Why public health? WA Secretary of Health shares his reasons
So you might be wondering… Who is this guy John Wiesman, and why did Governor Inslee choose him to be the Secretary of Health? OK, maybe you’re not exactly wondering that.
In any case, I thought it would be helpful to share a little more about me — give you insight beyond public health stats and figures or that “get your flu shot” message. I want to share with you how public health became my passion.
I grew up in a small town in Wisconsin called Horicon. I was raised experiencing a “healthy community.” I played kickball with friends and enjoyed neighborhood barbecues. Like many communities back then, we didn’t lock our doors. People knew each other, looked out for each other, and kept an eye on the children to help make sure they made good choices.
I had six siblings, and growing up as one of seven taught me patience, sharing, and the importance of working together. It also instilled within me a great admiration of my parents. You see, I was very fortunate. I grew up in a house where I always knew my parents loved me. They sacrificed much for their kids, but I never knew that until I got older. I still remember my mom being up into the wee hours of the morning, sewing and making clothes for us kids. Mom and Dad set boundaries for us.
This experience growing up in a house with unconditional love, encouragement, and an expectation that we would continue our education led me to understand the importance of healthy starts on life. And I recognize that many have less supportive and less positive childhoods. My passion for public health is born, in part, by a desire to help as many kids have healthy starts in healthy communities as possible.
Fast forward to 1983. I just graduated from college, and read a feature in TIME magazine about disease detectives and how they solve public health mysteries. That article captivated me and made me aware of epidemiology — the study of disease and injury patterns over time — and the opportunity for prevention even without knowing the cause of an epidemic. Two years later I applied to public health school.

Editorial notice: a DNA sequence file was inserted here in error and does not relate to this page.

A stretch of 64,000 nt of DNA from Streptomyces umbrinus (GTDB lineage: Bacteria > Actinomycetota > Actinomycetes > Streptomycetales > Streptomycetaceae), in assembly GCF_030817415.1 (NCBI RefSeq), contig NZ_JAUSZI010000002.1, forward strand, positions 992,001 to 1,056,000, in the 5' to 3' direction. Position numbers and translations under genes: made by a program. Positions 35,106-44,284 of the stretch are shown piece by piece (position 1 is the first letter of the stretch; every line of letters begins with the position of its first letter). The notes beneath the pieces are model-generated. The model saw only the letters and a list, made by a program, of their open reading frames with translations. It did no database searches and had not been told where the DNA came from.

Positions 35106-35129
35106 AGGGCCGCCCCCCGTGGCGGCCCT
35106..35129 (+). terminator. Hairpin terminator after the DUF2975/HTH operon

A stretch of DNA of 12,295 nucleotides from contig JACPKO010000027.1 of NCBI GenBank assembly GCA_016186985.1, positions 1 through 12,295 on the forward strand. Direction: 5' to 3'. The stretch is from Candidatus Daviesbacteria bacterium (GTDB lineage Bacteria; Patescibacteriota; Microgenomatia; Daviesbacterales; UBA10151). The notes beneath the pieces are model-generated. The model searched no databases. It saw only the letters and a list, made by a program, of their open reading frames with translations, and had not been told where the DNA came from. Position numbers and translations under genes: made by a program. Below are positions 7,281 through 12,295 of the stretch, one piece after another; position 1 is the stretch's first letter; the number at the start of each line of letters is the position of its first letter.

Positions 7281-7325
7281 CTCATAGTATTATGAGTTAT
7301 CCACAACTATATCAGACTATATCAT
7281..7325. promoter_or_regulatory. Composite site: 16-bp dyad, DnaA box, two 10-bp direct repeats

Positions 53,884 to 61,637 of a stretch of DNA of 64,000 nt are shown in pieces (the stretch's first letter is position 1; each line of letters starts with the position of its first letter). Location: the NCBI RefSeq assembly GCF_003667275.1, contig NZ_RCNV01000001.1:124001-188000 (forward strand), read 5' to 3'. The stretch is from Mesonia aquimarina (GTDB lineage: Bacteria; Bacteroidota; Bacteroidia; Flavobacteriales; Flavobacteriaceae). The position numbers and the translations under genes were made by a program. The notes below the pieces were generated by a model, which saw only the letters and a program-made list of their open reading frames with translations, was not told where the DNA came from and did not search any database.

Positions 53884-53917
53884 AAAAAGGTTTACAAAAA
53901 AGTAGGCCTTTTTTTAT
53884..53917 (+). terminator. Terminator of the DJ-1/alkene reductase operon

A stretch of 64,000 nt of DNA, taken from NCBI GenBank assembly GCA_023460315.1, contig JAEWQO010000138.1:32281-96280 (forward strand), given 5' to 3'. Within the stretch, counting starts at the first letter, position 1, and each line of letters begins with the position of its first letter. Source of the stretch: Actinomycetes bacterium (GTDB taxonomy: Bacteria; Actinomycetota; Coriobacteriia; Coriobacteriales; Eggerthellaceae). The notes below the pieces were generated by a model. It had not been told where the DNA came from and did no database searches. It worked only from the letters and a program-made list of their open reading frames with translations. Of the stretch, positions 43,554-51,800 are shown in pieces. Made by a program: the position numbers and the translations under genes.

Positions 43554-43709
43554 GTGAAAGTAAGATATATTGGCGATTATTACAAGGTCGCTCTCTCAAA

During my graduate school training, a blood test was developed to detect the virus, HIV, that causes AIDS. During an internship, I conducted HIV counseling and testing and helped open one of the first public HIV testing sites. Here I heard people’s fears of HIV and the stigma others put on them because they are gay, an injection drug user, or have HIV. Here the reality of discrimination and isolation as public health issues came to light for me. So did my own sexuality as I understood that my feeling “other” for so much of my life was that I am a gay man. This work helped me come out.
Now, my husband, Ted, and I have celebrated 30 years of being together, marrying 8 years ago. Getting married is something I never dreamed would happen in my lifetime. And it’s important to my health. It’s important to belong and have access to the institutions and rights others have. Equality promotes good health for all. Equality is essential to healthy people and healthy communities.
So, public health is personal. It’s about people’s everyday lives. And it is my desire that we now use this platform to share with you the stories of public health. We will do that by highlighting the work of public health workers and the stories of people that are affected by public health — which, by the way, is all of us — separating fact from fiction and talking about what we don’t know, the mysteries we have yet to solve.
I hope you follow us and join the conversation.
John Wiesman, DrPH, MPH, was appointed secretary of health by Governor Jay Inslee and joined the Department of Health in April 2013. He’s an accomplished transformational leader with more than 22 years of local public health experience and focuses on whole systems approaches to improving health. Full bio